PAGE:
How to Care for Hydrangeas in the Spring. A staggering number of hydrangea (Hydrangeaceae) species and cultivars are available. Some are compact, others tall or even climbers. The flowers appear white, pink, purple and vivid blue as bold clustered blossoms or dainty lacy caps. In summer, the hydrangea provides beautiful greenery, and in late...
A staggering number of hydrangea (Hydrangeaceae) species and cultivars are available. Some are compact, others tall or even climbers. The flowers appear white, pink, purple and vivid blue as bold clustered blossoms or dainty lacy caps. In summer, the hydrangea provides beautiful greenery, and in late summer and fall it recharges the waning color in the garden with its burst of late flowers. Leave the skeletal flower head intact through the winter for a show of frosty globes. Spring brings just a few minor chores to get the hydrangea ready for another beautiful year.
Things You'll Need
Prune in early spring using sharp garden shears, making a clean cut. Remove about 1/3 of the branches, cutting the older, darker canes that provided bloom the previous years. Snip off the dried flower heads at the first sight of new spring growth of buds. Pruning to control size and form can be done now. The fewer stems left, the larger the flowers will be; leaving more stems provides many medium-sized clusters of flowers.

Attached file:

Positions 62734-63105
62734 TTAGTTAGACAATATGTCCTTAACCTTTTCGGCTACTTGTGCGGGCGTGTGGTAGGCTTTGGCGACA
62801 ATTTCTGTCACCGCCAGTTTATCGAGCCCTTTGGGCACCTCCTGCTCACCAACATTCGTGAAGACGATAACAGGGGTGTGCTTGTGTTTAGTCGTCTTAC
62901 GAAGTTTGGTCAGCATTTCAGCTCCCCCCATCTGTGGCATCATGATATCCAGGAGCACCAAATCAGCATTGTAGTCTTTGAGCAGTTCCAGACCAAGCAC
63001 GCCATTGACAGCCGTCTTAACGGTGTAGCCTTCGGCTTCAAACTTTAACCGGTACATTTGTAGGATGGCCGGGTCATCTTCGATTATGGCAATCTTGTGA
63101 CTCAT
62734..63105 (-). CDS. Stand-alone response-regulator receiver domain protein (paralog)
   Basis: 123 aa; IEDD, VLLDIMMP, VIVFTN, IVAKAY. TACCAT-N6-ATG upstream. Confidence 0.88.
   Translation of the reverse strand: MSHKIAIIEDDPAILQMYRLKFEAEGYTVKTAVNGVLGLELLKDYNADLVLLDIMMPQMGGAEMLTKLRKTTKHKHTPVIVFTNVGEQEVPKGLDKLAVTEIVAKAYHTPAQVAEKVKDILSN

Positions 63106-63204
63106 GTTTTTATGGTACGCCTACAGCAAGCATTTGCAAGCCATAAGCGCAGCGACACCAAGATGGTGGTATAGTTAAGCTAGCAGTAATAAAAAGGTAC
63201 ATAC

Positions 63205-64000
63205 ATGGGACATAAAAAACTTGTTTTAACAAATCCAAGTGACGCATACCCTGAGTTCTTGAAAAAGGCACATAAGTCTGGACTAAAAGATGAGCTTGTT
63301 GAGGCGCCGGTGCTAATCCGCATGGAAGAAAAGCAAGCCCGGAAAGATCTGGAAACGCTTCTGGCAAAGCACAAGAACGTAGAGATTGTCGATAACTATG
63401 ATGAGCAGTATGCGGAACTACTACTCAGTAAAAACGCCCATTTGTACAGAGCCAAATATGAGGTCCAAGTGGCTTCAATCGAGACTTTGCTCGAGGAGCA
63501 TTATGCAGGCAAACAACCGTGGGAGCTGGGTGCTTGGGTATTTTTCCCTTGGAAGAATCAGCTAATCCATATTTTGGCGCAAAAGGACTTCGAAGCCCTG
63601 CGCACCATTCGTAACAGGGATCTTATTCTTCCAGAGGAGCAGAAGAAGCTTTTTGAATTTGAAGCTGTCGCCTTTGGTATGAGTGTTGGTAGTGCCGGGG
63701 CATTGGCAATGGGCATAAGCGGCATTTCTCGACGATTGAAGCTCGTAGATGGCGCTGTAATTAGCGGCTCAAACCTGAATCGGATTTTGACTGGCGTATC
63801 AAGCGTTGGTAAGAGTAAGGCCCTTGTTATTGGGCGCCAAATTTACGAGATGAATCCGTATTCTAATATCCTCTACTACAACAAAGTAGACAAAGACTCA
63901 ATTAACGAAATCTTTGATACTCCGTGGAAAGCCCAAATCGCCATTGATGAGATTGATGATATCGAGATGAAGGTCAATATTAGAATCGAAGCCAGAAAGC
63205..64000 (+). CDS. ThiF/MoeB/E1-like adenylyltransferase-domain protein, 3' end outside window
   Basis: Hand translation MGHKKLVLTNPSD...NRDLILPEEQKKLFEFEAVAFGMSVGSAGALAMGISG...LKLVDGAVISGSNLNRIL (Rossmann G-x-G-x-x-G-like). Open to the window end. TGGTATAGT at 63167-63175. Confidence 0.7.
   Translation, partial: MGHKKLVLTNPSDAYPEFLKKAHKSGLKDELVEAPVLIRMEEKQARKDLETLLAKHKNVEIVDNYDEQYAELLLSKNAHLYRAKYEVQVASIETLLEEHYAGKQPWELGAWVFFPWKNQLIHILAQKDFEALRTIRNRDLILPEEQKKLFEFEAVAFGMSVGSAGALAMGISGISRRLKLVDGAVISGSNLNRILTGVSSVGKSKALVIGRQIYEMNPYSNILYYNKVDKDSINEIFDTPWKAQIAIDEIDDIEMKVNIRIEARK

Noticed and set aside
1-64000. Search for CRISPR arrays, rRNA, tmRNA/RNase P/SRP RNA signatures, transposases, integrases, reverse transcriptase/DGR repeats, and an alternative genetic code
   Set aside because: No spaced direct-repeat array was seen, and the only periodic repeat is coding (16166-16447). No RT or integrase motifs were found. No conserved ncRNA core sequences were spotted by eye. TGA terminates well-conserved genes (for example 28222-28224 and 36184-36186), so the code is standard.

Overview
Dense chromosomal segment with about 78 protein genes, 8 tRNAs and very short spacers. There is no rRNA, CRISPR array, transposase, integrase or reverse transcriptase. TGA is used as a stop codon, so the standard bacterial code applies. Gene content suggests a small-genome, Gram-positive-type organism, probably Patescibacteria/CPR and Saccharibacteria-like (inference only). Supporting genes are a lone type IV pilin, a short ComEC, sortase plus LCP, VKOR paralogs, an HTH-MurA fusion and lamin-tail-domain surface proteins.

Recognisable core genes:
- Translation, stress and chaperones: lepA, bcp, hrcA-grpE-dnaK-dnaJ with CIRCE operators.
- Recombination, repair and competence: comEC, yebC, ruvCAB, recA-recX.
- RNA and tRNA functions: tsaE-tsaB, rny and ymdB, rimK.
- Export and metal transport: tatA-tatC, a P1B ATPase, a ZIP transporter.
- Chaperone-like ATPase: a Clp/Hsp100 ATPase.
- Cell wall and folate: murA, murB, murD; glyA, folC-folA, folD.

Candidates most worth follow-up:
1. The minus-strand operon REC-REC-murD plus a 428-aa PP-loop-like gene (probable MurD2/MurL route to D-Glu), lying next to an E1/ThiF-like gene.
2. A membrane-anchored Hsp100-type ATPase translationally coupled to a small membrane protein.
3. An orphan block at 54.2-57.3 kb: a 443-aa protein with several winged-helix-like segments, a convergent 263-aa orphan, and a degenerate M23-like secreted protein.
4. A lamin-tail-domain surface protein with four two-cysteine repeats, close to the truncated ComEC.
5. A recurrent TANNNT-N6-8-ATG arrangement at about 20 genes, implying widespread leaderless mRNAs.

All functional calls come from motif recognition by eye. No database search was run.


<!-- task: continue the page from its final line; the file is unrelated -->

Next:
Water the Hydrangeaceae shrubs deeply if the winter has been dry. Before applying soil amendments or fertilizers, the plant's roots should be completely hydrated.
Apply aluminum sulfate to the soil if the hydrangea is a blue-flowering type--1 tbsp. in 1 gallon water will help the flowers achieve their true blue color. If the hydrangea is a pink or purple bloomer, mix some lime into the top of the soil to maintain an alkaline pH of greater than 6.5.
Fertilize the blue hydrangea shrub with one low in phosphorus and high in potassium. This keeps the soil an acid pH, which the blue-flowering types require. The ideal pH for these is 5.5 or lower. The rosy varieties need a super-phosphate fertilizer to maintain their clear pink shades by keeping the pH high.
Mulch the shrub to keep in moisture and keep weeds from sprouting. Use an acid-based mulch such as pine needles or peat moss for blue-flowering hydrangeas and for the pink ones, use a more balanced formula such as well-rotted manure or compost.
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